In Praise of the Women
For more than two years, she gathered words from women who had turned
black, women with a thousand eyes, jaundiced and yawning, exhausted
by their own pauses. She snatched echoes from their tired faces and the concentrated
motions of their bodies, grafted them onto unlined paper,
her voice entering a pact with each other voice - though she never said a word.
But then she passed the golden words, golden as a bracelet of sorrow,
to other women who spoke them,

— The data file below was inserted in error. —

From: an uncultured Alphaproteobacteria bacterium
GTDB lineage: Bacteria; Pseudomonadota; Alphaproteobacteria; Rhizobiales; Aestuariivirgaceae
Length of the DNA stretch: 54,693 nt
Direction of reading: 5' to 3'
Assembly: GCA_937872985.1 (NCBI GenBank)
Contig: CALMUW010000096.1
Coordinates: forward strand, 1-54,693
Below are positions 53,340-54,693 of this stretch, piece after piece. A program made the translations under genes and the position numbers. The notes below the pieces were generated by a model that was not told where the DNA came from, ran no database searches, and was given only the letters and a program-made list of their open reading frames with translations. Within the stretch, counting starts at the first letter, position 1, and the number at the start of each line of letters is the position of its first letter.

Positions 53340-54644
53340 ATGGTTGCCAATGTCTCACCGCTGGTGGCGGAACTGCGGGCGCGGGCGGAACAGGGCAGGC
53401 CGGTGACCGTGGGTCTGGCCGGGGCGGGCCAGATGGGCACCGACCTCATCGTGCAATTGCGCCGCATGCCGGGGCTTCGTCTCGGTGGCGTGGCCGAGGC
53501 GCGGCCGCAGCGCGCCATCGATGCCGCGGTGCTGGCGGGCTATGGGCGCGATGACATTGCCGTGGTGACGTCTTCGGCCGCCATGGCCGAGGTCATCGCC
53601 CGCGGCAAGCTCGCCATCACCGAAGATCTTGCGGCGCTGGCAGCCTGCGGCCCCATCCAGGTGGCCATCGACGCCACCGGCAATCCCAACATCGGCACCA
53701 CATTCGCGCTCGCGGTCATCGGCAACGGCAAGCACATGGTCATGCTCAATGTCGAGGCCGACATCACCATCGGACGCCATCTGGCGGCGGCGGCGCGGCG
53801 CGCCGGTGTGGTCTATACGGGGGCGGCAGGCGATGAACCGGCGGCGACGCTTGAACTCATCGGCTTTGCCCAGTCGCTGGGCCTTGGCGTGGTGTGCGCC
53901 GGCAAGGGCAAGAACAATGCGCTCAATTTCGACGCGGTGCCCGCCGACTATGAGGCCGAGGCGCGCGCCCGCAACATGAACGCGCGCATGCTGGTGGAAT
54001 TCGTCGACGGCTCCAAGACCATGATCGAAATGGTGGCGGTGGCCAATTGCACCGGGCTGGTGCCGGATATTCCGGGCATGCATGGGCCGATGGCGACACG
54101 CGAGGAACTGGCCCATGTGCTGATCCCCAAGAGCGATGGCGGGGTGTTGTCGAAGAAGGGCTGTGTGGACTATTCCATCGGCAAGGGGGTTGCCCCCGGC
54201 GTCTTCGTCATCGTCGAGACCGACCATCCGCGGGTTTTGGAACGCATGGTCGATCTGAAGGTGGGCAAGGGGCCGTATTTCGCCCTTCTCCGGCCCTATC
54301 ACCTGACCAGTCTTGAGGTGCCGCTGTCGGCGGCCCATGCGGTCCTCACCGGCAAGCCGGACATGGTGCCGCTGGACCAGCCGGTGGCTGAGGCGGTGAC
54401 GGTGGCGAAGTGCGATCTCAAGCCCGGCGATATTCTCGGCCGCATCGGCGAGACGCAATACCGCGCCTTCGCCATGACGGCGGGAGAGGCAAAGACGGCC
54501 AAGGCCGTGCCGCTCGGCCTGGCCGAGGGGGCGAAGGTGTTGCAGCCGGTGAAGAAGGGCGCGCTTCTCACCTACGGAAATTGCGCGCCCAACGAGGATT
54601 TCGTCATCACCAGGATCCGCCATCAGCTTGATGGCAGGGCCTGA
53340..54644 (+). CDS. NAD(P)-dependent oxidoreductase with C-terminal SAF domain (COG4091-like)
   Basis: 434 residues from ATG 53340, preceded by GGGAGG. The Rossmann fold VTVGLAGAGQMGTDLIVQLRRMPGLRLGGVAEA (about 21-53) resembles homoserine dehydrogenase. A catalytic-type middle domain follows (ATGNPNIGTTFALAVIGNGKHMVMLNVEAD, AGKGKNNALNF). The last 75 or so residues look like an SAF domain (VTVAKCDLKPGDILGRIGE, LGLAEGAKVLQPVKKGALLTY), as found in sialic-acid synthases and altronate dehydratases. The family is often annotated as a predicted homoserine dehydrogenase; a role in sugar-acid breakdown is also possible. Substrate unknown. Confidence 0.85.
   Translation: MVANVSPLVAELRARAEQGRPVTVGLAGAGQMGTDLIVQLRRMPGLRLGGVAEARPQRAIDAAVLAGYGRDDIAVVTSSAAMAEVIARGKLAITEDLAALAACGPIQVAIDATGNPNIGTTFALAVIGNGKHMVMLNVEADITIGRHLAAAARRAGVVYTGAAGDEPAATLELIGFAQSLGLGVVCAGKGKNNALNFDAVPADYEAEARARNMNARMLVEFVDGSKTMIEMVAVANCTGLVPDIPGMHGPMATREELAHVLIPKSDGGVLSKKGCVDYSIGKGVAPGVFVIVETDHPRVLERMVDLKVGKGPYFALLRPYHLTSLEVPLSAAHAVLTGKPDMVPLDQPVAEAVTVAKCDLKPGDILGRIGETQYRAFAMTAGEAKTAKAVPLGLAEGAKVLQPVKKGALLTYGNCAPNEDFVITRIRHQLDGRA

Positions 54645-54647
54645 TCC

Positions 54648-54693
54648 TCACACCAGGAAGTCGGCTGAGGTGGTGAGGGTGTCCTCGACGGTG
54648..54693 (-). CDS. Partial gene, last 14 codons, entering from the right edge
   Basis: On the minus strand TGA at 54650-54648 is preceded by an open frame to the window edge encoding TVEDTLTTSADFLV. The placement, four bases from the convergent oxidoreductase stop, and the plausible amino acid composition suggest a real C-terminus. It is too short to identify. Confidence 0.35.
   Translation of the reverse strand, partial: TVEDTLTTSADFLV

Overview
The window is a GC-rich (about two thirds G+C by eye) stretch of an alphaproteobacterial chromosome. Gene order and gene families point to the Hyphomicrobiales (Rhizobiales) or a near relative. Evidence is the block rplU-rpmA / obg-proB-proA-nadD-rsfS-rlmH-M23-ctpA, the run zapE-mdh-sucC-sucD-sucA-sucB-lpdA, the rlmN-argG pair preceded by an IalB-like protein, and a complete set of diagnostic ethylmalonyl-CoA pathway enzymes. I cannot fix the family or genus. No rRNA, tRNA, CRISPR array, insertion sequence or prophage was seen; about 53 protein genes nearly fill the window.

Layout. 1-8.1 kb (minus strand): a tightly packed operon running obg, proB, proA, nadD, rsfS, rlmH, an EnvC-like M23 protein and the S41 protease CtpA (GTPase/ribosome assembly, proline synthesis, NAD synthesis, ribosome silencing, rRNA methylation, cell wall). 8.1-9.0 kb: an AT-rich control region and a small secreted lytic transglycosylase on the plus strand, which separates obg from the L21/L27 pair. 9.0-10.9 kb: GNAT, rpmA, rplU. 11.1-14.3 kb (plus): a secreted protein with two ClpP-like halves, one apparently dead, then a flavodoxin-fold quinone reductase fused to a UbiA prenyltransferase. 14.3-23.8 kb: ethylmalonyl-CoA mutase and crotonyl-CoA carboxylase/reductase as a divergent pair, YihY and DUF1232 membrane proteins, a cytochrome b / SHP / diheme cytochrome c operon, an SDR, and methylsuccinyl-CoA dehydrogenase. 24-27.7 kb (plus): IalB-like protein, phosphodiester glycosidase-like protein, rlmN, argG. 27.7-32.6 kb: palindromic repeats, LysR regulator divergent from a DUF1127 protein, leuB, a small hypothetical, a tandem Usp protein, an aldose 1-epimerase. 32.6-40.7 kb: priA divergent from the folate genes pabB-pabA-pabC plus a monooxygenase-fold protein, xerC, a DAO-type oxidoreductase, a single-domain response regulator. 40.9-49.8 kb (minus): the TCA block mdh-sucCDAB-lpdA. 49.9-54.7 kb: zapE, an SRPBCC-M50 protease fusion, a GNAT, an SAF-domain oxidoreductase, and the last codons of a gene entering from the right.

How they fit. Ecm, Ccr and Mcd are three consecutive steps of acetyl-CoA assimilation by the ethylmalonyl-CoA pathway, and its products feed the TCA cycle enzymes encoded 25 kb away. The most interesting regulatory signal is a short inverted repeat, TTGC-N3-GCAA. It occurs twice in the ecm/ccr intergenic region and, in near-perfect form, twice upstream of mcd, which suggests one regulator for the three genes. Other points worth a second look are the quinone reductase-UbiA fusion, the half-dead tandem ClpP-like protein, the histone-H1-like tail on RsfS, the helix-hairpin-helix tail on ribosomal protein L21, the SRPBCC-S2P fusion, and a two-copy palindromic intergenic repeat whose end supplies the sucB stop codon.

questioned and repeated those words until their palms were heavy
with the curve of them, the blue space texture
of their voices turning each shiny phrase gently in their mouths,
and she listened, an audience of one, to the fragments of the others.
She listened to the sad gravel hope, the heat and solidity, the winces and pulses
of their stumbling. She listened to each woman unfurl, to each woman punch
the small room with what she knew until it was no longer cold,
and it was neither hot, until she could touch it, until we could each touch every other —
as if attention to these details of our lives mattered, as if we shared blood,
as if hearing the words she had once written made it possible to finally put them away.